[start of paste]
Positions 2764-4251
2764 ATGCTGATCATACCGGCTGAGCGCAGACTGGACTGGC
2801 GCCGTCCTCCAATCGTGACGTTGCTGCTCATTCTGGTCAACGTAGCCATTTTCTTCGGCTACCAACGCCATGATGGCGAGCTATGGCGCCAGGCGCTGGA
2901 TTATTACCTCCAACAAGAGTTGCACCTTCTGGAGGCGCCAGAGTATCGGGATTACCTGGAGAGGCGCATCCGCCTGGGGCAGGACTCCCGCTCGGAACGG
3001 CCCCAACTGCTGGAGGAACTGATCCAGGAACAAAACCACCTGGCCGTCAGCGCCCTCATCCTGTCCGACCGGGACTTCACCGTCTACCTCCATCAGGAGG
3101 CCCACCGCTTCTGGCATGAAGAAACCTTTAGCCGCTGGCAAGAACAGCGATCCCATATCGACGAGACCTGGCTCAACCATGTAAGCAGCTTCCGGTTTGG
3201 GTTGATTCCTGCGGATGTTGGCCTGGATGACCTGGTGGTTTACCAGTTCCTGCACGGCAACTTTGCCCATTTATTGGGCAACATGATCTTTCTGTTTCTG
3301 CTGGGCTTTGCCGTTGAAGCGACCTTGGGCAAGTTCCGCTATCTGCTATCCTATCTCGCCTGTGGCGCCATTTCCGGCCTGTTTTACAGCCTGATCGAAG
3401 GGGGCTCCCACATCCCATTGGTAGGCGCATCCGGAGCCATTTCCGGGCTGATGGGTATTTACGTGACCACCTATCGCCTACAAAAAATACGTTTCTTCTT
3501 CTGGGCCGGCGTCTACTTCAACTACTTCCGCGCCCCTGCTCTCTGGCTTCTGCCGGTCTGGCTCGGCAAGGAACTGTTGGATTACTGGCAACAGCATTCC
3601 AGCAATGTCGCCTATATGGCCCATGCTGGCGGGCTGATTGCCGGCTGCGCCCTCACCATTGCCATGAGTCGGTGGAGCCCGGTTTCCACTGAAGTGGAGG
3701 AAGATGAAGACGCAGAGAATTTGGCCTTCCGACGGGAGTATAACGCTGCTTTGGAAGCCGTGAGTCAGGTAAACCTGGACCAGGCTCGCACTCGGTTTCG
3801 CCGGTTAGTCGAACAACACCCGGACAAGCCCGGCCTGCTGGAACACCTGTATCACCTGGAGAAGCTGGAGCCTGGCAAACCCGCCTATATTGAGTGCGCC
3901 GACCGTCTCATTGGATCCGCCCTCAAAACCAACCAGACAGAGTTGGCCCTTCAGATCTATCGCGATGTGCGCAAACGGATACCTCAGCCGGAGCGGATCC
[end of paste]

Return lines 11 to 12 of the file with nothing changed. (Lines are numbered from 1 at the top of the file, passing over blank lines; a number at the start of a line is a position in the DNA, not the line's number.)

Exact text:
3601 AGCAATGTCGCCTATATGGCCCATGCTGGCGGGCTGATTGCCGGCTGCGCCCTCACCATTGCCATGAGTCGGTGGAGCCCGGTTTCCACTGAAGTGGAGG
3701 AAGATGAAGACGCAGAGAATTTGGCCTTCCGACGGGAGTATAACGCTGCTTTGGAAGCCGTGAGTCAGGTAAACCTGGACCAGGCTCGCACTCGGTTTCG